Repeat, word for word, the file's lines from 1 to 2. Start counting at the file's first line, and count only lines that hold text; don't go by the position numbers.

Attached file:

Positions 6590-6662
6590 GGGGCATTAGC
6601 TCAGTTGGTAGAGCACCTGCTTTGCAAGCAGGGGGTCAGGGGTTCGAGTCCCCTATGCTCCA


Positions 6590-6662
6590 GGGGCATTAGC